While touring Italy with my sister and a busload of keen tourists one spring, I noticed how small problems have the potential to hamper a trip. Take colds and flus. The moment I heard the first sneeze or hack of an ailing traveler, I became germ phobic, refusing to stand or sit near anyone who looked the slightest bit peaked.
I bathed myself with anti-bacterial hand cleaner at every opportunity. Who had time to get sick and miss a moment of fabulous countryside, famous art or delicious Italian cuisine?
As for other small problems, factor in a lost piece of luggage.
I thanked my non-superstitious stars when I saw my suitcase spit from the carousel within minutes of arriving in Rome.
To me, this was a veritable feat of engineering, considering I started my journey in Calgary, changed planes in Toronto, boarded another in Frankfurt and finally arrived at my Italian destination.
Despite the jitneys I rode and the terminals I changed in various airports, there it was – my beautiful suitcase – bumping its way along the conveyor belt. I breathed a sigh of relief. Who am I kidding, it was a gusty “Yoo hoo!” and a fist raised in victory.
On these package tours, guests are allowed to bring only one suitcase. In other words, my underwear, toiletries and comfy pillow were all riding on my bag’s prompt arrival. And since we stayed at six different hotels, it’d be no easy task for missing luggage to catch up to an owner.
I’m quick to steal titles from movies today, so call it The Incredible Journey because my loyal suitcase went the distance and met me on schedule, both of us unscathed.
No-show luggage tormented one passenger on the tour. Her partner’s luggage appeared, but her own suitcase stayed in the US, revolving aimlessly in a mystery carousel for several days. Speaking of mysteries, it’s strange how her stylish green plaid case – one that matched her partner’s – could be left behind. Maybe the baggage handler didn’t like the color; maybe the bag was too stylish for its own good.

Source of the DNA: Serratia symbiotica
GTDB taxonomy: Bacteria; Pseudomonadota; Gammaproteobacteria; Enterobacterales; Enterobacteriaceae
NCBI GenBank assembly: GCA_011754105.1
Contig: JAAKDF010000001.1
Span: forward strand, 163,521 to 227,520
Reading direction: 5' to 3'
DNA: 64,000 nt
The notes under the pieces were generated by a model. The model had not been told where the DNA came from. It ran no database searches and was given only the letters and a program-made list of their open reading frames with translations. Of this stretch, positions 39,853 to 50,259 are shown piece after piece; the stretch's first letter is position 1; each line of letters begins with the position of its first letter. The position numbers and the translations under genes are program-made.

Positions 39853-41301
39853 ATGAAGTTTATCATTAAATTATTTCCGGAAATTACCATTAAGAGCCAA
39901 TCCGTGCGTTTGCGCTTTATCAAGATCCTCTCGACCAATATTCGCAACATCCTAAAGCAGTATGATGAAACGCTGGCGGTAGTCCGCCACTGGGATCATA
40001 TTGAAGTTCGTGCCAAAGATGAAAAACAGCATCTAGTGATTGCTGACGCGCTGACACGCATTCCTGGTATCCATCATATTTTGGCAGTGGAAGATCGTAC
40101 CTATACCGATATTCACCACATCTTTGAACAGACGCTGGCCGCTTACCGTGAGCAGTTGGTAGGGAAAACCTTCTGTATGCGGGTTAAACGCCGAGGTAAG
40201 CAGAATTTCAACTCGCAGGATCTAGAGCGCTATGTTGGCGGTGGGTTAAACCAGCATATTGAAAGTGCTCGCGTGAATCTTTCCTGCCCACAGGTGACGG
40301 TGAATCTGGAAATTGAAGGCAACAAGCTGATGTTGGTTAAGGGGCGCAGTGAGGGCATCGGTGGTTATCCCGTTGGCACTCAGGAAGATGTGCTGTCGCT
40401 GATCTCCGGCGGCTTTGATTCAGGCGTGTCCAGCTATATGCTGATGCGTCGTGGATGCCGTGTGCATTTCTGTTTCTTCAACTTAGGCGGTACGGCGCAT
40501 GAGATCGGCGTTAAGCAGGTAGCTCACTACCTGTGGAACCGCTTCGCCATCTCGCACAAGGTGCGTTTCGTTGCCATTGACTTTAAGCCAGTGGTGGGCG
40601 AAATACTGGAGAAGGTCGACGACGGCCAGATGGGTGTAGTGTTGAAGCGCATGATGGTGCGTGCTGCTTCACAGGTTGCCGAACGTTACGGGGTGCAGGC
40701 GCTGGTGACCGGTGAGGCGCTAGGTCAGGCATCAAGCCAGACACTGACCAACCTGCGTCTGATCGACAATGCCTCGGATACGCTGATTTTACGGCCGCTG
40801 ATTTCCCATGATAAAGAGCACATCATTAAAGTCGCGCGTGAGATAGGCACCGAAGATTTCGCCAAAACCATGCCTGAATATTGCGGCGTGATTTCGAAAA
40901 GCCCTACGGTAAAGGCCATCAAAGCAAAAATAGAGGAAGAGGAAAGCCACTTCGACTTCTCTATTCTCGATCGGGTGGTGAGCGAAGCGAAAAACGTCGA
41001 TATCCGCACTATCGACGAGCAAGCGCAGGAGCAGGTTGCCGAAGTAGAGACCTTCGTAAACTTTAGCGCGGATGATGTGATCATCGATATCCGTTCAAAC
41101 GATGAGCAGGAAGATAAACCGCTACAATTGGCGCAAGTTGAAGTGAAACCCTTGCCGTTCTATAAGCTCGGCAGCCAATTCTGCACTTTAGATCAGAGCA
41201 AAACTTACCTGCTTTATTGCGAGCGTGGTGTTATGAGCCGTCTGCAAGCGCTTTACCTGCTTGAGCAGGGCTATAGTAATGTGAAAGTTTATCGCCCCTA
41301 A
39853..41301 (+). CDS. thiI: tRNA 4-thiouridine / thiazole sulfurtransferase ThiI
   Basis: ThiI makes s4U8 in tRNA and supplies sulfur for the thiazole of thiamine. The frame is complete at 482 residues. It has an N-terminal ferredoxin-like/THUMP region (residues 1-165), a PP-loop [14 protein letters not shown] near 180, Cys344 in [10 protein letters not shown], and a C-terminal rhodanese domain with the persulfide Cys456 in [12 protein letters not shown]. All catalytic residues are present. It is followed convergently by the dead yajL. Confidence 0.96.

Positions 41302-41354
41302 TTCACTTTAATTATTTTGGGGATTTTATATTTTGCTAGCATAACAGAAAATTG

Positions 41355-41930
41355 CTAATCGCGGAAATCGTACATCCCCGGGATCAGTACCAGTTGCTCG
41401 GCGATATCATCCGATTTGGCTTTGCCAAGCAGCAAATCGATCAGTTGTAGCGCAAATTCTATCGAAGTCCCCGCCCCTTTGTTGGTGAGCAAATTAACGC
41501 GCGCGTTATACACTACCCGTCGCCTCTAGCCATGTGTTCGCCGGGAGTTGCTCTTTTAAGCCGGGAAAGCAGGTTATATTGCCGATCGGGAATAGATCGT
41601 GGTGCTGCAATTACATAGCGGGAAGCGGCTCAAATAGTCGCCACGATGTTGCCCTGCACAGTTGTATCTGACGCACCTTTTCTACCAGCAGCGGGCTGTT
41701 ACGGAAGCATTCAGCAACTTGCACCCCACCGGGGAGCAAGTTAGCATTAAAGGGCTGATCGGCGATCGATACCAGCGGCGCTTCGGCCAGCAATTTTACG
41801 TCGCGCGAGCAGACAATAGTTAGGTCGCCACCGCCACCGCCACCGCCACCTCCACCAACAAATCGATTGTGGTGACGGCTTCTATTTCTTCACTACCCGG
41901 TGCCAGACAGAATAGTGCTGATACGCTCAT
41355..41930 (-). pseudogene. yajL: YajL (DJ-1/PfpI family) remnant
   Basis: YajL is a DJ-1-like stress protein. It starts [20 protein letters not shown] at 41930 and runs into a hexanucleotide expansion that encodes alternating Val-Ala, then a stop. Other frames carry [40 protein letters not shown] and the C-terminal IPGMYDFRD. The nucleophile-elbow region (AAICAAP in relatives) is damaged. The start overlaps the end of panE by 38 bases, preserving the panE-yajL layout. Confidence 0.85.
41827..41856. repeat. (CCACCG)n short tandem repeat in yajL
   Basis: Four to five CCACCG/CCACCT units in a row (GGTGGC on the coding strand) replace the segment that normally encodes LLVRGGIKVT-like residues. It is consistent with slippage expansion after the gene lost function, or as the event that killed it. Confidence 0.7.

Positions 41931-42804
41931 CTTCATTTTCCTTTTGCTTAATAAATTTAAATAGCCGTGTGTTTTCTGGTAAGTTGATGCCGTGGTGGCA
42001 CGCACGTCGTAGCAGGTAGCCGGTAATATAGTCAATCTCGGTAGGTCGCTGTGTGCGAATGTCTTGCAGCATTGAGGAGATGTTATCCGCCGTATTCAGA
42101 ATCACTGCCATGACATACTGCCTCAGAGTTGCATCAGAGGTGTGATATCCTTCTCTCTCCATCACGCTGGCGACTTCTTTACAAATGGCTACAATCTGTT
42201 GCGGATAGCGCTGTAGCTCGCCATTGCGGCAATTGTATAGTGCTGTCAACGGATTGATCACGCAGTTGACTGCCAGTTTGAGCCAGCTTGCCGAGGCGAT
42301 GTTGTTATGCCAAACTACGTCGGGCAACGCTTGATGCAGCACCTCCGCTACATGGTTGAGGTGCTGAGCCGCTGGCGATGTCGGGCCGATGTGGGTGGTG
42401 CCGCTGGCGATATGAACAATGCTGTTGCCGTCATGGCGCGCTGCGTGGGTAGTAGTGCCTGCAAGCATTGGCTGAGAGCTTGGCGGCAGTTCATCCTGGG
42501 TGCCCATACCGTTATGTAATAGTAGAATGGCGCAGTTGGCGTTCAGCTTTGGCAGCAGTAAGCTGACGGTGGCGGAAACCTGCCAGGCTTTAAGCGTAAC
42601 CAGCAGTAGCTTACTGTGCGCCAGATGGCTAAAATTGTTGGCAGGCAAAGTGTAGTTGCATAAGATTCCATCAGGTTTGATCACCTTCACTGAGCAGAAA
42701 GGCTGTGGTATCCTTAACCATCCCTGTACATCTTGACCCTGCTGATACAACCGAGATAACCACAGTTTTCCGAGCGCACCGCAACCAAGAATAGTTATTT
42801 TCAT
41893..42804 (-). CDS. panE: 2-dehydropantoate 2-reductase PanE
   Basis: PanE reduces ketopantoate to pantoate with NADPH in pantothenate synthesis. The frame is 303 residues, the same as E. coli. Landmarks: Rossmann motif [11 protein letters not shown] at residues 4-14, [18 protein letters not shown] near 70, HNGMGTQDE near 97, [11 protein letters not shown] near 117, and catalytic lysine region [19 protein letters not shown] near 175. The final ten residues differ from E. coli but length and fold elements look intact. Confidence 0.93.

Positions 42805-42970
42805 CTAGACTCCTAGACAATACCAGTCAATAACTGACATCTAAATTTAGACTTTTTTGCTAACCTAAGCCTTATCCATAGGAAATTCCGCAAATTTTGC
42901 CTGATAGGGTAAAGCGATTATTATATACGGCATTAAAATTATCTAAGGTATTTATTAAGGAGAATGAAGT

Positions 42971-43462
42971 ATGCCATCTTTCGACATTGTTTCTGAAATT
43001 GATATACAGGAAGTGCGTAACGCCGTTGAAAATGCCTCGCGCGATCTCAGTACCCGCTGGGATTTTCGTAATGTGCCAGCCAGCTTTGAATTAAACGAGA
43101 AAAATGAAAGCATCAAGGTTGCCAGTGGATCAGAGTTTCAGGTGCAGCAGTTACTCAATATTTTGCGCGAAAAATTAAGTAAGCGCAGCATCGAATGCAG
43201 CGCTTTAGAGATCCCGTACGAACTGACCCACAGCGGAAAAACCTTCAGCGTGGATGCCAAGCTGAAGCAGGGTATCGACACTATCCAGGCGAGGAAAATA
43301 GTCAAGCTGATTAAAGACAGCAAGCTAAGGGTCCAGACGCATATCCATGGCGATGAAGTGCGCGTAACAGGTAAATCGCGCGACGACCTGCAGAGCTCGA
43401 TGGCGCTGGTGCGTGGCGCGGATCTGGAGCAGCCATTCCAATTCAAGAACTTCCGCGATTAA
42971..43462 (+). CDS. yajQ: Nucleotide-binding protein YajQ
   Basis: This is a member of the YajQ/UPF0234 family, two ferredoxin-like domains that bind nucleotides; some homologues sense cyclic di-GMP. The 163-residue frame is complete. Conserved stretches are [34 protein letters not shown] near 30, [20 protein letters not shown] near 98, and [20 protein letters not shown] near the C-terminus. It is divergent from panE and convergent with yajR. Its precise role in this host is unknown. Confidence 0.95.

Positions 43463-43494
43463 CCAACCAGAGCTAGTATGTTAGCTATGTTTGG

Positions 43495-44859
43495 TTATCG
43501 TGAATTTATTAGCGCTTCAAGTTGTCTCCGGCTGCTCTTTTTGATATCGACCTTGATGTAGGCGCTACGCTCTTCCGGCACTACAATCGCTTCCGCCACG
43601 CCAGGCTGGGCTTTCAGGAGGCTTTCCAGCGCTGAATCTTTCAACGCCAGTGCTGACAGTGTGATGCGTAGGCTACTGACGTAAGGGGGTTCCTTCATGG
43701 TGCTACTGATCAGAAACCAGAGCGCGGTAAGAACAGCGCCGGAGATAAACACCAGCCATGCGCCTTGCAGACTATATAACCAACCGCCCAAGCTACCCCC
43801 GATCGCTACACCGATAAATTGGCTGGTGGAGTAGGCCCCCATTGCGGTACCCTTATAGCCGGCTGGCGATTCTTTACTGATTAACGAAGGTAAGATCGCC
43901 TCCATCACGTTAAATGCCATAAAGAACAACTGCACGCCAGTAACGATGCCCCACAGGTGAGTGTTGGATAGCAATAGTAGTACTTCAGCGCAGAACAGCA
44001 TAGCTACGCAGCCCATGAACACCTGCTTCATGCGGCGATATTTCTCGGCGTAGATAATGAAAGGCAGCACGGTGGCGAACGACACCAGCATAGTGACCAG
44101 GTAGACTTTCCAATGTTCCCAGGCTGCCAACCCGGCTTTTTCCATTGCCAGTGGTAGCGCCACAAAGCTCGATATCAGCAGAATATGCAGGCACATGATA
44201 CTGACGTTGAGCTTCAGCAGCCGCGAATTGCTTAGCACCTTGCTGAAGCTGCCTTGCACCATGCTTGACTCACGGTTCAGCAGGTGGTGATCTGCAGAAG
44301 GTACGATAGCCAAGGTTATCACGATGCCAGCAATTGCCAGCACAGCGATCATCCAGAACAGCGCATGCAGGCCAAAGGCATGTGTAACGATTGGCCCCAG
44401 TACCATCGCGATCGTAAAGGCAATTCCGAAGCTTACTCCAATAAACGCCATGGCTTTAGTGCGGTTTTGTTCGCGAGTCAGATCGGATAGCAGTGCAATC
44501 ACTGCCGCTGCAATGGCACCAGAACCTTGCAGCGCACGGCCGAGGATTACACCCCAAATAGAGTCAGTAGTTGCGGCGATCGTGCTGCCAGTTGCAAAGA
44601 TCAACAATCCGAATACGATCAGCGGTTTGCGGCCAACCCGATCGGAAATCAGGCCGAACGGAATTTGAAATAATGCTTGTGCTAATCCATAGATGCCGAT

The other question is how it took me 20 hours to journey to Italy, but that green suitcase needed a whopping four days. Poor little luggage – it missed everything from Siena to Florence. It deserves a do-over.
If your luggage defines you, then I’m an inexpensive black number with Hello Kitty pink duct tape holding the works together.
There’s a reason I travel like a pauper with my Club Monde (perhaps a take-off on Club Monaco, to make it sound exotic). I read a warning that the more expensive your case, the greater the chance of having it stolen or pilfered. In other words, your Louis Vuitton bag undoubtedly contains a better haul than my nondescript scuffed and taped clunker.
Who’d waste their time ransacking my cheap case? If any thieves covet a $12 alarm clock or a travel pillow, then I’m their bag. But if they’re looking for pricey electronics or designer fashions, they’d be wise to move along to the next suitcase, something with a better label.
If I learned anything from my Italian excursion, it’s that European travel separates the women from the girls. After all, multiple plane changes and an equal number of time zones is no picnic. Plus, schedules are guaranteed to include a mad dash for your plane in one airport followed by a six-hour stopover in the next.
That said, the travel rewards are huge and the money well spent. Just leave your expensive luggage at home, where it’ll make a fashionable door stop.
Audio story music “Waterfall”